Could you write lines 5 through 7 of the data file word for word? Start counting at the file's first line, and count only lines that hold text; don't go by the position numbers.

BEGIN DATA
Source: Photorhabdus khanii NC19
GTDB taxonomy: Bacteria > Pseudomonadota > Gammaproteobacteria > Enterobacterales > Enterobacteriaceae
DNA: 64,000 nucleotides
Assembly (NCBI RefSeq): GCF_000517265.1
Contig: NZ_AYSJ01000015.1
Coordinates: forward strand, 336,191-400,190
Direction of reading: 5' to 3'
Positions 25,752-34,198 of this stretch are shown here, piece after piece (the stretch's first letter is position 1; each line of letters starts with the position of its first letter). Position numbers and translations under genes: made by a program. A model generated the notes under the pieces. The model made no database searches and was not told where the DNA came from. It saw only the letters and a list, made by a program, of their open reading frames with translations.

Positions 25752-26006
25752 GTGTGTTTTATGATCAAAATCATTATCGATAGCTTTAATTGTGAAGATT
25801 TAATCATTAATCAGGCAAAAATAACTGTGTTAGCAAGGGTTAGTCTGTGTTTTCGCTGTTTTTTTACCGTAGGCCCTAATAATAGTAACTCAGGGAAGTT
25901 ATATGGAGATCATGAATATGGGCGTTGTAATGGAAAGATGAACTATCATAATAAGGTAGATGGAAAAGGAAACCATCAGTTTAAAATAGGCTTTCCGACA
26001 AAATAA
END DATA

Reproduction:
Contig: NZ_AYSJ01000015.1
Coordinates: forward strand, 336,191-400,190
Direction of reading: 5' to 3'